Surprisingly, there is no set definition of who is a veteran in the United States. Benefits for those who have been deemed veterans in Indiana and around the country have been created and added-upon for more than 200 years. Each time the government would add a new benefit, they would also add a new requirement for a veteran to be eligible for that benefit. For those who have earned them, veteran benefits can make a true difference in their lives, and these benefits remain some of the most important reasons many choose to serve.
Most veterans in good standing are offered first availability for federal jobs. However, to be eligible, veterans must have an honorable discharge from the military, and they must be a lower rank than a major. The only way someone above the rank of general or the equivalent can be considered first for the veterans’ benefit of federal employment is if they are disabled.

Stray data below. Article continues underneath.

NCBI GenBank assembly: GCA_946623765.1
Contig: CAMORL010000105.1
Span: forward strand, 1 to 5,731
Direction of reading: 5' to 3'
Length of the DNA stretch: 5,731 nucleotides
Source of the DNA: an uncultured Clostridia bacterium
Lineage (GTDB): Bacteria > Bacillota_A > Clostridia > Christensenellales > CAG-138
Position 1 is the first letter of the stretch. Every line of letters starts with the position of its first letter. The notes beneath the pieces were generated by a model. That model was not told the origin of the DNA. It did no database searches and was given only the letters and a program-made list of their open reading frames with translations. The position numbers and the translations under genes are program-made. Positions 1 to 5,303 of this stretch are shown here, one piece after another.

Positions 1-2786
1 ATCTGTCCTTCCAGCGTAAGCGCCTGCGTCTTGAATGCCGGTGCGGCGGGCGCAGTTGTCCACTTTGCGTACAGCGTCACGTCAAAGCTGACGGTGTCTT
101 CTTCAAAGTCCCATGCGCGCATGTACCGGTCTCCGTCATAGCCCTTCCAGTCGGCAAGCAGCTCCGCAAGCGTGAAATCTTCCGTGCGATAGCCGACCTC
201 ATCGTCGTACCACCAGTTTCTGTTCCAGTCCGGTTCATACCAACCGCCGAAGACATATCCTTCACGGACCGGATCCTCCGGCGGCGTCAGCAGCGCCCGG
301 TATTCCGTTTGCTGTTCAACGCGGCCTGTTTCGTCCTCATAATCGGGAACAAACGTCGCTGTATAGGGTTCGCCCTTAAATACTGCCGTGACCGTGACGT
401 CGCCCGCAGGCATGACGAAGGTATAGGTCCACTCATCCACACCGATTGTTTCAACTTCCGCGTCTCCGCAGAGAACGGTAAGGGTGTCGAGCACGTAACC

The GI Bill pays for college for those who have met the serving requirement and have a favorable discharge. There are two different types of GI bills. The first is the Active Duty Montgomery GI Bill, which pays for college for up to ten years after military discharge. The second is the Post 9/11 GI Bill. This one pays for college if an active-duty military member served up to a 90-day aggregate period of service after September 11, 2001 and suffered a disability.
Eligible veterans can receive medical care through the Veterans Hospital Administration. The first qualification is an honorable discharge from the military. However, in certain cases, a dishonorable discharge may be considered. The amount of time served is also important in determining who qualifies for healthcare benefits.
For those who have served in the military and have been denied benefits, there is assistance available. Consulting an experienced veterans’ benefits attorney could help to ensure all qualified benefits are awarded at the earliest date possible.